Add a little asian to your cuisine this week. I actually followed this recipe almost to the exact, and wow, was it good. It is another Epicurious find courtesy of my cooking buddy, Tobi, who did all the prep work and some stirring.
To prepare the sauce combine 1/3 cup of water, 1/3 cup of soy sauce, 2 to 3 tsp. of Korean hot-pepper paste a.k.a. gochujang (or if you can’t find this like us, we added chili-garlic paste. Similar to Sriracha and next to it in the aisle but chunkier and less sugar in the ingredients.) and 1 Tbsp. of packed brown sugar. Stir until the sugar dissolves and set aside for later.
Next, in a dry heavy skillet (not non-stick) brown 3 Tbsp. of sesame seeds and set aside. Be wary. They will brown quickly if you preheat the pan.
In a large skillet or, even better, a wok heat a 1/4 cup vegetable oil until it’s thoroughly hot and shimmers a little. Toss in 2 Tbsp. finely chopped and peeled ginger and 1 Tbsp. of finely chopped ginger. When the spices start to become fragrant (30 seconds) add in 10 oz. fresh shiitake mushrooms, stemmed and thinly sliced. Cook these, stirring often, for 6 minutes, or until the shiitakes are tender and browned. Then incorporate 1 1/4 pounds of Napa cabbage, thinly sliced, about 8 cups. This will cook down a lot, so if it seems like a lot of cabbage, you have the right amount. Also add in 6 scallions thinly sliced, reserving about a tablespoon for garnish. Stirring to keep the vegetables from burning to the bottom, cook until the cabbage is moderately crispy, again about 6 minutes. When the vegetables are completely cooked, add in the sauce you stirred together in the beginning and set aside. For a little extra heat add in another tablespoon or two of the chili-garlic paste. Simmer for 2 minutes, stirring frequently.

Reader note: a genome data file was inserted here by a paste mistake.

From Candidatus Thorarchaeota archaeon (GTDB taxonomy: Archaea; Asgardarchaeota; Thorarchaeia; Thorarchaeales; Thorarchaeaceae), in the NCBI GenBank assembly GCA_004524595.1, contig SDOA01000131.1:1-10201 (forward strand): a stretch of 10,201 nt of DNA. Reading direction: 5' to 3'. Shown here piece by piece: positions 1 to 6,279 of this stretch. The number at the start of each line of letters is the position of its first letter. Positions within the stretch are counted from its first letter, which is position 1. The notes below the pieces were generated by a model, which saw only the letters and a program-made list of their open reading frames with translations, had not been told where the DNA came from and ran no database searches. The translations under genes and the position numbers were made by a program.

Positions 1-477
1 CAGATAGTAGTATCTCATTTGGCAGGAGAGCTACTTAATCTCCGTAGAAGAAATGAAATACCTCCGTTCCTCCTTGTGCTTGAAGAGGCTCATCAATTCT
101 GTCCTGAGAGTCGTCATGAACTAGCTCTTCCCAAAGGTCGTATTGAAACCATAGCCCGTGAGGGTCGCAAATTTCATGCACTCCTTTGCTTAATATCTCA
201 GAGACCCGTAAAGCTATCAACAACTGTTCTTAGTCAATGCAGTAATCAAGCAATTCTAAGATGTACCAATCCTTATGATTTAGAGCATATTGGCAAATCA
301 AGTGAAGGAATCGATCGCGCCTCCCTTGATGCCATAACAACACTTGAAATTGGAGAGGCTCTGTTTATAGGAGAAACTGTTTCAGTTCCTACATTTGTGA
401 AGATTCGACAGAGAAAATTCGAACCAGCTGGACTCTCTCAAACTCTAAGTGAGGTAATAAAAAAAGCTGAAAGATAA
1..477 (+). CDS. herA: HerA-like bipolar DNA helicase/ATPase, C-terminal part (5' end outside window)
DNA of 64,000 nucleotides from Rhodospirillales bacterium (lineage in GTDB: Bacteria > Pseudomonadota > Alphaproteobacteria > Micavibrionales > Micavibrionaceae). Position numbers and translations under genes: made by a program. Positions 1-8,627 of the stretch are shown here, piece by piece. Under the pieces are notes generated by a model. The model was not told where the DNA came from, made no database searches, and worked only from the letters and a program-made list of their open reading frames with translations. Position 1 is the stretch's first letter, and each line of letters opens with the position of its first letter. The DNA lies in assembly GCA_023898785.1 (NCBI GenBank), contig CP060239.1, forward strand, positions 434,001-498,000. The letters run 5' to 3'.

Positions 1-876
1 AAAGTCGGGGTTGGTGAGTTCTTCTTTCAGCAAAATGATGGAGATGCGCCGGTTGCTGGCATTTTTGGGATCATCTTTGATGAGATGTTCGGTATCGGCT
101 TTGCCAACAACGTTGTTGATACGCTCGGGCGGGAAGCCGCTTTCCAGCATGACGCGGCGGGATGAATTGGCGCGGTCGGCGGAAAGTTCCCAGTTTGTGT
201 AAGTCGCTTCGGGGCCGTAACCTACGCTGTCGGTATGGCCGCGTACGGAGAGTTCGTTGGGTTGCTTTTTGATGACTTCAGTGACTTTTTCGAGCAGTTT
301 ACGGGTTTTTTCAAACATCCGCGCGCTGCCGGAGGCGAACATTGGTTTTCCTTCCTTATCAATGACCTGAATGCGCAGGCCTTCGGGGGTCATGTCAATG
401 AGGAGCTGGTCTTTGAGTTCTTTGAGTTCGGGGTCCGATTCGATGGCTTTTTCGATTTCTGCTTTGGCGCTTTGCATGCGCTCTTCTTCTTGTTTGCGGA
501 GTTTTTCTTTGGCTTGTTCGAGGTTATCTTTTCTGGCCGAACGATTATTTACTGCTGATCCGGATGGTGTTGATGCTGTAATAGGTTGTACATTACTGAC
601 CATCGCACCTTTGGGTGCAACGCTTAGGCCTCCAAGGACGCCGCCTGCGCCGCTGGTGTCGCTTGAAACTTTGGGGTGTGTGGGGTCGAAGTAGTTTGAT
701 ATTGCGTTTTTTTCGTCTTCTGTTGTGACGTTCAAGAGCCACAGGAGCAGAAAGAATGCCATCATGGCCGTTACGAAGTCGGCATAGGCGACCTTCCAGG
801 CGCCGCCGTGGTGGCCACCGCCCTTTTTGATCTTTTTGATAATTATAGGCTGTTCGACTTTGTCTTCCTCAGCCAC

While you are preparing the mushrooms and cabbage, in a pot boil together salted water and 8 to 9 ounces of soba (buckwheat) noodles (found in the international aisle) with 1 cup of frozen shelled edamame (easier as they are already shelled) or a cup of shelled sugar snap peas with a few of the pods thrown in for extra crunch in each bite. Simmer until the noodles are tender and stick to the wall if tossed. Drain in a colander and rinse under cool water to stop the noodles from overcooking and remove any excess starch.
Transfer the noodle mixture to a large bowl and toss with the vegetable mixture and most of the sesame seeds. In individual bowls serve spattered with sesame seeds and scallions.
The salty detail of the soy sauce mixed with the spicy chili-garlic, ginger, garlic, and a little sweet from the brown sugar authenticates this typical asian dish. The shiitake mushrooms add a little slime and are great for your cardiovascular health. The soba noodles alone look and taste a little like a rubber band, but mixed with the right seasoning these are a great even carb. Another route would be whole wheat angel hair pasta. If you choose sugar snap peas, they will add an additional sweet and crunch, but the edamame is less sweet and more like a lima bean. You can’t add the pods to these, but they are plumper and have a fuller crunch then a small pea. As an overall course, this one will definitely excite your pallet.